Participatory Evaluation of Productivity, Fertility Management, and Dissemination of Irrigated Exotic Vegetables in the Sahel, West Africa

  • A. K. Saidou
  • Hide Omae
  • Kimio Osuga
  • Boukary Absatou
  • Satoshi Tobita


On-farm participatory experiments and activities were carried out for 3 years at three sites in the Fakara district of western Niger to demonstrate, verify, and evaluate crop productivity due to fertilizer application, economic benefits, and the dissemination of crop technology. We tested combinations of manure and mineral fertilizer on 13 exotic vegetables: bell pepper, cabbage, carrot, chili, eggplant, lettuce, melon, onion, potato, pumpkin, sweet potato, tomato, and zucchini. Farmers’ selectivity was evaluated as the number of plots that farmers selected to carry out their own trials. The application of 110 kg N ha−1 manure plus 13.7 kg N ha−1 mineral fertilizer increased overall vegetable yields by 161% (P < 0.01). The improvement of soil fertility increased the yield of subsequent rainfed millet by 124% (P < 0.05). Less-experienced female farmers could afford to grow cabbage, onion, lettuce, potato, and pumpkin, which yielded 4.8–11.4 t ha−1 fresh weight. Daily management by women in the vegetable gardens gave regular opportunities to chat and thus disseminate the technology.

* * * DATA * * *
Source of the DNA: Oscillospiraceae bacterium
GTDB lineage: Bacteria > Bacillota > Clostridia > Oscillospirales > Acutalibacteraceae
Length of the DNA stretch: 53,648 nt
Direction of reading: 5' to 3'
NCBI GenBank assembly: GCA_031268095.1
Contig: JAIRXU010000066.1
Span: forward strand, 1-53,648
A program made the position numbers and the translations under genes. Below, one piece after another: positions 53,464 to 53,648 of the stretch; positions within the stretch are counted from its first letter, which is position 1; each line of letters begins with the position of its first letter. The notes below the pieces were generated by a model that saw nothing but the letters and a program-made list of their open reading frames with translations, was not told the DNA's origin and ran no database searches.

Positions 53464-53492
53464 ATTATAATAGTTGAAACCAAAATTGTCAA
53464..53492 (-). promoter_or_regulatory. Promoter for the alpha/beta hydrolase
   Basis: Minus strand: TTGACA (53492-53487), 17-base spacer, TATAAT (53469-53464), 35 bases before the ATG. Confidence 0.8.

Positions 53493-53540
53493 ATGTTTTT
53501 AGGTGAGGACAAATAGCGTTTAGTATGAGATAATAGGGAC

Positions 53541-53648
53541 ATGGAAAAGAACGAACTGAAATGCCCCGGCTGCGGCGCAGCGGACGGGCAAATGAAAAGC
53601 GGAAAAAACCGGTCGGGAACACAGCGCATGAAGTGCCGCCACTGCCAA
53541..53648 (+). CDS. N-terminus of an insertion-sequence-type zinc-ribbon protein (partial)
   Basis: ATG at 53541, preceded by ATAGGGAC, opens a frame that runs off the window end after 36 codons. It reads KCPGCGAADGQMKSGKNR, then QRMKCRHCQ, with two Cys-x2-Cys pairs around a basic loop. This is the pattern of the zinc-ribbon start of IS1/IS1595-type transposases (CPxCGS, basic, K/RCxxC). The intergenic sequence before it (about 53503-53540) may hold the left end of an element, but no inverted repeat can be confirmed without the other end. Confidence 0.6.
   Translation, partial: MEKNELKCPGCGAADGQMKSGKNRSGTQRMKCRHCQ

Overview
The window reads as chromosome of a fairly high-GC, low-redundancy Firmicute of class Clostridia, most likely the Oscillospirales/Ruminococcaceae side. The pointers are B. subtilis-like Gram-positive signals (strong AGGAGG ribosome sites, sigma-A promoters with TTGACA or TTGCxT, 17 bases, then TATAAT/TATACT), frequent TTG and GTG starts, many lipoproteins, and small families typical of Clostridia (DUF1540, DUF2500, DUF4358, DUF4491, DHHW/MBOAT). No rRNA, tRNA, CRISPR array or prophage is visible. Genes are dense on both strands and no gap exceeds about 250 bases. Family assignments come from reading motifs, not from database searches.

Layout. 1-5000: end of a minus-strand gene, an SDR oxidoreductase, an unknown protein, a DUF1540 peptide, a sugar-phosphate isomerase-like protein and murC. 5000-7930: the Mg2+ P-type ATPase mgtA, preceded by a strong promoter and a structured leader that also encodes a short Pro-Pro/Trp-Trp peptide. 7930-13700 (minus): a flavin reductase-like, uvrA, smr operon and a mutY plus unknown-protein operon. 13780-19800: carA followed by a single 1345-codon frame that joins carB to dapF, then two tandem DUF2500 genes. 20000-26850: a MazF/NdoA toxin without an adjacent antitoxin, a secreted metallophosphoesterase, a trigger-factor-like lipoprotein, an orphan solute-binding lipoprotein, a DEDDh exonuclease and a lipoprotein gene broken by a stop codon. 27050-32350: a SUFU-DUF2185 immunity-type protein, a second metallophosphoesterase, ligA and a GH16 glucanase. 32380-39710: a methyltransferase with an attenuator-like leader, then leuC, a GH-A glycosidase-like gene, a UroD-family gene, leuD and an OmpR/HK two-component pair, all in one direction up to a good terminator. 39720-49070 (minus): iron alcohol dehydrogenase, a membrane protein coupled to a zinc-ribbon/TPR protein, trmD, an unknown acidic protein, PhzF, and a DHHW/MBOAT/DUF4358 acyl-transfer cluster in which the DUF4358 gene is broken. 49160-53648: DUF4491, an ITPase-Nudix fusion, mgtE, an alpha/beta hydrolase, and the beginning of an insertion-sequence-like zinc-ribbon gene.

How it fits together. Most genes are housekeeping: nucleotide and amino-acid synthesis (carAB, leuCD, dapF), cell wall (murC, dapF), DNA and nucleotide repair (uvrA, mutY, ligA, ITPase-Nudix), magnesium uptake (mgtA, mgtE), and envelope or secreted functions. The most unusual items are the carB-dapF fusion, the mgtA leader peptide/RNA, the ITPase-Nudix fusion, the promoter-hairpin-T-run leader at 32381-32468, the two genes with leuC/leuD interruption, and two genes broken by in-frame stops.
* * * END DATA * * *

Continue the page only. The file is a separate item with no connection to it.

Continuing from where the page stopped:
Integrated soil fertility management Participatory approach Irrigated vegetable production Sahel Niger West Africa 


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Copyright information

© Springer International Publishing AG, part of Springer Nature 2018

Authors and Affiliations

  • A. K. Saidou
    • 1
  • Hide Omae
    • 2
  • Kimio Osuga
    • 3
  • Boukary Absatou
    • 1
  • Satoshi Tobita
    • 4
  1. 1.National Institute of Agronomic Research of Niger (INRAN)NiameyNiger
  2. 2.Japan Agriculture Research Front (JARF), Japan International Research Center for Agricultural Sciences (JIRCAS)IshigakiJapan
  3. 3.Rural Development Division, JIRCASTsukubaJapan
  4. 4.Crop, Livestock and Environment Division, JIRCASTsukubaJapan

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